No balls, no blue chips--James J. Roberts
One of the reasons why my late husband was so very dear. And far more curmudgeonly than I. This was one of his favorite sayings to me whenever I dithered.
Elitist Yarn Bitch
Having read Joe's entry today about the snitblogger who bashed him back in May, I simply had to go and read her entry for myself. As Joe noted, her band of merry morons were far more amusing to read than the blogger's rant about Joe's fiber snobbery.
Hear this: There is absolutely NO reason whatsoever to use shit yarn, especially now that KnitPicks offers good stuff at low prices. If you can't afford decent yarn, try plastic canvas needlework. Why bother putting hours of work using materials that are crummy and will fall apart after a year? I never did see the rationale behind this and I guess I really don't care to understand it either.
I am an elitist knitter and I've never made any bones about it. Bite me.
On a Roll
I'm feeling particularly petulant today, I suppose from the stress of moving. However, I finally picked up the latest Interweave Knits at Borders, after flipping through the other bad and hideous knitting magazines. Besides a batch of feh-to-fugly designs in IK, I really did love the felted intarsia carpetbag. Absolutely the best felted bag I've ever seen, and God knows there's a shitload of mediocre ones out there. I'm sorely tempted to make this, even though I don't care for intarsia. The article on shiburi was interesting, as was Deborah Newton's article on edgings (although I didn't always agree with her). Which leads me to another burr that's been irritating me.
Knitting Does NOT Act Like Cloth Fabric
While going through the knitting magazines at Borders the other day, it struck me that more and more designers are trying to force knitted fabric to act as woven fabric. Square or sweetheart necklines? Never in knitting. Instant failure. Knitted applied pockets? Watch it, they may be too heavy and clunky for the lines of the design (see the aforementioned Deborah Newton's jacket in IK for a fine example of this).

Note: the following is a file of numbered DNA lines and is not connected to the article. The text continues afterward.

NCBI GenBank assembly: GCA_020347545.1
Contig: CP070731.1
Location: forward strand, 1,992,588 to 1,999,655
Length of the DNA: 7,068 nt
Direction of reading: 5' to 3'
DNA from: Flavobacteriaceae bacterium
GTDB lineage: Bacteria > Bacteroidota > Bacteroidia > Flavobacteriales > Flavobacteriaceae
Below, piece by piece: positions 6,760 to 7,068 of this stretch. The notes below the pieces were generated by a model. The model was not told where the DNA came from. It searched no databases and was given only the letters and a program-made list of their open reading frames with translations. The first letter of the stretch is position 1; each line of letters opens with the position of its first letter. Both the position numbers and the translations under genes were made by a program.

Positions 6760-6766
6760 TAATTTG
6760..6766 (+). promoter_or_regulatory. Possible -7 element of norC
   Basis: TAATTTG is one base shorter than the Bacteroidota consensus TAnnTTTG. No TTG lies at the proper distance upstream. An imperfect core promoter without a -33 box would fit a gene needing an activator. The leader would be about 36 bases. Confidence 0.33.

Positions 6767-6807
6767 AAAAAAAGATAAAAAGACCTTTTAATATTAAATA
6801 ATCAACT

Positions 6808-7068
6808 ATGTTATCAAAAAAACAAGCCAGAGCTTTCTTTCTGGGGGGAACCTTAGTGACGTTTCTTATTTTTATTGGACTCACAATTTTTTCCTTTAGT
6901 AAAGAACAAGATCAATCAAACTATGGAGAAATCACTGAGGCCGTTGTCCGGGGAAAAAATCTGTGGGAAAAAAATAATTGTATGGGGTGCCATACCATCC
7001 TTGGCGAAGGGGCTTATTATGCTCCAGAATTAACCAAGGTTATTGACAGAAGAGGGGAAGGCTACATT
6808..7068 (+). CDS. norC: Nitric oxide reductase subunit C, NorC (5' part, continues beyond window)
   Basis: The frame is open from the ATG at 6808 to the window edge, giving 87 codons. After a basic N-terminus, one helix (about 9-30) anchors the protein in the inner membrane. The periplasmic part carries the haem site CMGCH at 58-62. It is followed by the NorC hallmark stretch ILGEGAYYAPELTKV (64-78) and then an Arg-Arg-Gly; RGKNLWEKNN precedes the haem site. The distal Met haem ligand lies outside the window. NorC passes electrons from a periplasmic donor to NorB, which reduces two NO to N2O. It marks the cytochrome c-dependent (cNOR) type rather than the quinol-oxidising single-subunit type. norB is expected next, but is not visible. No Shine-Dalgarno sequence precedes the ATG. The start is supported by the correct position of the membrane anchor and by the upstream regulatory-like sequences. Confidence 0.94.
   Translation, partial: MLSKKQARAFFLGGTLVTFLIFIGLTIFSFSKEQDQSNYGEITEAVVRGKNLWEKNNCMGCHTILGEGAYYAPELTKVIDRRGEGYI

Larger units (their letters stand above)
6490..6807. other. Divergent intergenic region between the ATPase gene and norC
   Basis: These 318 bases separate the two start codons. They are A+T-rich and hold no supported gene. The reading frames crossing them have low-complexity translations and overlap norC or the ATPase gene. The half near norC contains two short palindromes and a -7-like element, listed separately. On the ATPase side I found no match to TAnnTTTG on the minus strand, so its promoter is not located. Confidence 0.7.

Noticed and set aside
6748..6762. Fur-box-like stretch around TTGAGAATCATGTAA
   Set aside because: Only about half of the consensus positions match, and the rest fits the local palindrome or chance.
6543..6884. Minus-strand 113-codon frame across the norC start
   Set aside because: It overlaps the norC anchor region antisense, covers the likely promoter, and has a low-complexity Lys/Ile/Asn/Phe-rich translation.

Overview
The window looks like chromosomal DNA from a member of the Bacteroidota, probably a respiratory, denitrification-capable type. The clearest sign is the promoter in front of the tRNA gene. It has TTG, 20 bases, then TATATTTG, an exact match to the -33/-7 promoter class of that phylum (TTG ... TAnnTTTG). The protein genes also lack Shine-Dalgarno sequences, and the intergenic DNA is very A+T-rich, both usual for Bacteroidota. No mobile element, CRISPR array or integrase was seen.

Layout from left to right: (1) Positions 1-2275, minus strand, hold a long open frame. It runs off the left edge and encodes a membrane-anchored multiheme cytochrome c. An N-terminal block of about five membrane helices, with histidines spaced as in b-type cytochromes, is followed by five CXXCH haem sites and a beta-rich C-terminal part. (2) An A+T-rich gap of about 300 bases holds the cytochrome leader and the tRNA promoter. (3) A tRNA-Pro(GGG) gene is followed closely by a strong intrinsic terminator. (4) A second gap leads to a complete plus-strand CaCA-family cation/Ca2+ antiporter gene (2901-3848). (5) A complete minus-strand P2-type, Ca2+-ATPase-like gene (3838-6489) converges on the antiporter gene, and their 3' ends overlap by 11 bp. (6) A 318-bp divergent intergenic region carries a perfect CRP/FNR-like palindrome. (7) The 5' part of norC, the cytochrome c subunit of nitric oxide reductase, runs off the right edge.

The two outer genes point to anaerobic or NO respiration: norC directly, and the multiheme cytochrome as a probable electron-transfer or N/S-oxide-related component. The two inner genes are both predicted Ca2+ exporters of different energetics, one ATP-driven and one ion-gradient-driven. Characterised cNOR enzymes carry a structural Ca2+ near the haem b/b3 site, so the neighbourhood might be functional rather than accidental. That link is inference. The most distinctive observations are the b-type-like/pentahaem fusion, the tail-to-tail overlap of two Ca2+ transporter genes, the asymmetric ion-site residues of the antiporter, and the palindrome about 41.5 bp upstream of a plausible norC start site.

You want to re-create a Chanel suit? Do it in cloth. Coco knew what she was doing.
The blue bag, a birthday present from Joe last year, holds the ripped-out Slainte. The Flow Blue porcelain formerly in the china cabinet is all packed.
However, you can see at the lower right some skeins of yarn.
Stubborn to the last minute. I have no doubt the new owners will find errant skeins that were stuffed in small spaces. Nice housewarming giftie, eh?
Still spinning, though. Another two full bobbins of the Starry Night done, with plying done on the QT this weekend during breaks from packing. And the Estonian scarf/shawl has been an excellent stress reliever. I'm looking forward to Nancy Bush's new book on Estonian knitting.
Now THAT's elitist knitting for ya, in a good way. Estonian knitting. These Fun-Fur babes don't know how rare and handy knitting can be. Too bad for them.